InsidePulse Review: House of Wax

Directed by Jaume Serra. Running time: 1:45. MPAA rating: Rated R for horror violence, some sexual content and language.

Starring:

Elisha Cuthbert……….Carly Jones

Chad Michael Murray……….Nick Jones

Brian Van Holt……….Bo/Vincent

Paris Hilton ……….Paige Edwards

Jared Padalecki……….Wade

Jon Abrahams……….Dalton Chapman

Robert Ri’chard……….Blake

It is almost becoming formula to view a newly released horror film, sit down for a review, and mention how this new generation of horror is just bad. That a film is full of quick-cuts, cheap scares, lack of a logical plot, and one dimensional characters. This is horror today, and it will not end until people stop making films like Hide and Seek or The Amityville Horror number one at the box office the weekend they debut. With that being said, another horror “reimagining” has been unleashed on the public this weekend. And, while it does nothing to revolutionize the horror genre, or anything great at all really, House of Wax is easily the best horror movie released this year.

Yes, the best released this year. But, given everything else released so far, does that say much?

The film offers up a standard horror plot. A group of young adults take a road trip together to the biggest college football game of the year. Once on the way, they opt to take a shortcut to get there faster, and camp for the night. The next day they have some car trouble and decide to explore a nearby town to try and fix their problem. Unfortunately for them, the town is long abandoned, and the only sign of a human presence is the wax museum, and the amazingly life-like figures within. On top of that, there is a homicidal maniac on the scene, and by the time everything is said and done, everyone will not make it out alive.

The plot is pretty basic, but that can always be salvaged by an interesting cast of characters. Unfortunately, said cast is missing from this production, and instead the audience is given a group of six people and no reason to care. The main character Carly (Cuthbert) is a smart girl in what best could be described as a ‘love triangle’ with her boyfriend Wade (Padalecki) and goofy-guy Dalton (Abrahams). Otherwise, it is unclear why Dalton is aroundNick (Murray) is Carly’s twin and is the ‘badboy’ of the group. Rounding out the cast is token black guy Blake (Not meant to be offensive, but really, this guy did nothing to deserve screen time except to die) and his air-headed girlfriend Paige (Hilton). If the cast was stellar, any and all complaints of a stale plot would vanish. Sadly, it is easier to believe these people were cast more for their looks then for their abilities. As actors, most of the delivery is off and the performances are stale. As characters, they are just morons. The decisions these people make are so, so stupid people are actually begging for them to be killed off. And Paris Hilton is just awful. Yes, it seems like its jumping on the bandwagon to hate on her and her role her, but words do not describe her performence here. It is just bad. There is no reason this woman should be given any role, major or minor, on film, and her acting is so pathetic it was cringe-inducing on its own. Her role was limited, and she was still on the screen too much. Hers was a death cheered throughout the packed theater, but it did not come quick enough, nor was it anything overly spectacular (or realistic).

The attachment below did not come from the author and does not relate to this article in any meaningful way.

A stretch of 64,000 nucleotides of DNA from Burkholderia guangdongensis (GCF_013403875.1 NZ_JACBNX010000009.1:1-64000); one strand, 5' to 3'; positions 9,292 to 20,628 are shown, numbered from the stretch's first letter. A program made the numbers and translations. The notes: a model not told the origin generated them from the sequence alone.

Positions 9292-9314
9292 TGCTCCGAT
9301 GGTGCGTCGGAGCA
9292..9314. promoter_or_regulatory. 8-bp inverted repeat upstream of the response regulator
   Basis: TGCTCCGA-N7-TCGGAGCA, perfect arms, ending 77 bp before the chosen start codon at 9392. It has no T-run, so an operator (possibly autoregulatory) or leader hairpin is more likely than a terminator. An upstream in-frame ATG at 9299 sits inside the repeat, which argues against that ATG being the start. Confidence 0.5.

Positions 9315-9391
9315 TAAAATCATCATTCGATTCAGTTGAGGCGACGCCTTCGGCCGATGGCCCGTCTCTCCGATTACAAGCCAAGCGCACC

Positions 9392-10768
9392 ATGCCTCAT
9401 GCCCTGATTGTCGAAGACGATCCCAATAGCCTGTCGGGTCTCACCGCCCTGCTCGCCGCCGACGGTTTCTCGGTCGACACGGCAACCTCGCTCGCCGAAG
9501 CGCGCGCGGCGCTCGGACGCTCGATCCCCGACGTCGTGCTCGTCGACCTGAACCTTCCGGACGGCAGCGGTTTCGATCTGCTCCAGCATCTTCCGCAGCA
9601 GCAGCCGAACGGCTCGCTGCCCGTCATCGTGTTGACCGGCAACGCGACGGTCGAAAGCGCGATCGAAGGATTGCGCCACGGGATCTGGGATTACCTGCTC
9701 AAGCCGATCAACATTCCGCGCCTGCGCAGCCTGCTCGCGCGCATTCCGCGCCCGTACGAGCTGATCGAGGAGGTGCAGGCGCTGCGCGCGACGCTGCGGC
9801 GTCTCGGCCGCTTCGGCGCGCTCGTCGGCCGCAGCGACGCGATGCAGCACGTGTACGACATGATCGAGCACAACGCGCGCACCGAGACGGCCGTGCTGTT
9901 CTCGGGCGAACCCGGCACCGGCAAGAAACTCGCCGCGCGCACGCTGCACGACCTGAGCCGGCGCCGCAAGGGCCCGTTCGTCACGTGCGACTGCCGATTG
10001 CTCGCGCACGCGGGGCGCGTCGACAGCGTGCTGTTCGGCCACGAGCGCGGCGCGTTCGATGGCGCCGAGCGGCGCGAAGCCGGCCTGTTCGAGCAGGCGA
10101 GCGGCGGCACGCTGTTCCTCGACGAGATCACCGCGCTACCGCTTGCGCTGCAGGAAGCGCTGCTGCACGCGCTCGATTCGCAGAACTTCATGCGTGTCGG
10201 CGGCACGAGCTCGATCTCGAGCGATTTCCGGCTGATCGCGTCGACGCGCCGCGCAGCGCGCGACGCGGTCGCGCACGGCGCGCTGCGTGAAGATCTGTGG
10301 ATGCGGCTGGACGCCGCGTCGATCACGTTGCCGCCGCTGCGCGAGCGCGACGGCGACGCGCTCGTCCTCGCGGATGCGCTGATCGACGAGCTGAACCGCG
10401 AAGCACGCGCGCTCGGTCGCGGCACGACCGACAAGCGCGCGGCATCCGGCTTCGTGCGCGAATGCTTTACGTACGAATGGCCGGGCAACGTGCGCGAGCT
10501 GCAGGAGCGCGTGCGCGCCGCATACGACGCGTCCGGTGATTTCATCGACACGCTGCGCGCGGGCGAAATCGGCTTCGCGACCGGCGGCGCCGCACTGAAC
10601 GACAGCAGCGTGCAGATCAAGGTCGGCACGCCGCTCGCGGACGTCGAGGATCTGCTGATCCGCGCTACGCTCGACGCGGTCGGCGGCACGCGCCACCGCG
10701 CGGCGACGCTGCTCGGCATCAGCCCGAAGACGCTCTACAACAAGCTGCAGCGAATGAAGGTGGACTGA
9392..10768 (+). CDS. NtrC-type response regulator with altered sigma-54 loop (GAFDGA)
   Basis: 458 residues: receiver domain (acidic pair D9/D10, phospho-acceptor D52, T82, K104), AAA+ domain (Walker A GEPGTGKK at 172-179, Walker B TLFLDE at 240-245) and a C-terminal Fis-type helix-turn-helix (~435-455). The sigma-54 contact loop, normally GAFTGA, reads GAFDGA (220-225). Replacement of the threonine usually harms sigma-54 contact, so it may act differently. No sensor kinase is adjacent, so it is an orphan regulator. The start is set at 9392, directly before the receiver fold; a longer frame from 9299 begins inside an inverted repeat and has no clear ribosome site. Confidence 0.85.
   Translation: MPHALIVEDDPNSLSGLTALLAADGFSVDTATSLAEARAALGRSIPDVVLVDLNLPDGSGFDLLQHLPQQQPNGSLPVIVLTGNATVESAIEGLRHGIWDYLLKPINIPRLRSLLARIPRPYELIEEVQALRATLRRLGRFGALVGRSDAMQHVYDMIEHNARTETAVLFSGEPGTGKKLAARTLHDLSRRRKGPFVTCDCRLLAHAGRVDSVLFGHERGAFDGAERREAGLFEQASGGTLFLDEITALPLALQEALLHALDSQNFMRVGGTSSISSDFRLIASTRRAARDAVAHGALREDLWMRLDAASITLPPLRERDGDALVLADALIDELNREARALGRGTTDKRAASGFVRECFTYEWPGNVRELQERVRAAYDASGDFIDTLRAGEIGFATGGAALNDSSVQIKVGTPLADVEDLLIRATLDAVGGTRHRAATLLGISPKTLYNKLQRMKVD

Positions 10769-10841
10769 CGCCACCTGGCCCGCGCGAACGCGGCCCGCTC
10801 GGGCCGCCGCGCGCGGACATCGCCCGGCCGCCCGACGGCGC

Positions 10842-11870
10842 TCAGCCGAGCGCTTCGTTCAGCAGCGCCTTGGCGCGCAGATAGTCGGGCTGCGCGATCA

That is another major flaw with this film. The running time is about an hour and forty-five or so, and it is almost forty-five minutes before anything remotely interesting happens on film. That includes no deaths, no shocking scenes, and very little character development. By the time the film begins to gather steam, people are already bored out of their minds, and this is a shame because this movie is very intense. In fact, it was a surprise the lengths this film went to. There are at least three scenes that literally make the viewer cringe. This probably will not apply for hardcore horror enthusiasts, or those very familiar with older slasher films like The Texas Chainsaw Massacre, but the average movie-goer will most likely be caught off guard. This movie really makes the recent scary films tame in comparison to the graphic scenes of attack and death. It was a very good decision to go with the R rating, and that really brought the film up some notches.

There are some other positives as well. The film is beautiful and the idea of everything being made out of wax is executed as well as it could be. There are a few surprises, including the aforementioned scenes of brutality. The characters, while stale, definitely do not die off in the typical order people expect. The dynamic of the villian is nothing new, but they do treat it a little differently than the norm, and thus make it fresher than it would have been otherwise. The interaction between the two main characters, Carly and Nick, is another breath of fresh air. By making the two twins, it eliminates the cliched romance/love plot, and instead makes it a family thing. These two are family, and will go above and beyond to save each other. It is something that is not seen that often, and it really works well here. Nick is also not quite the typical horror hero; while his character is shallow, his actions are surprising and another great take on convention.

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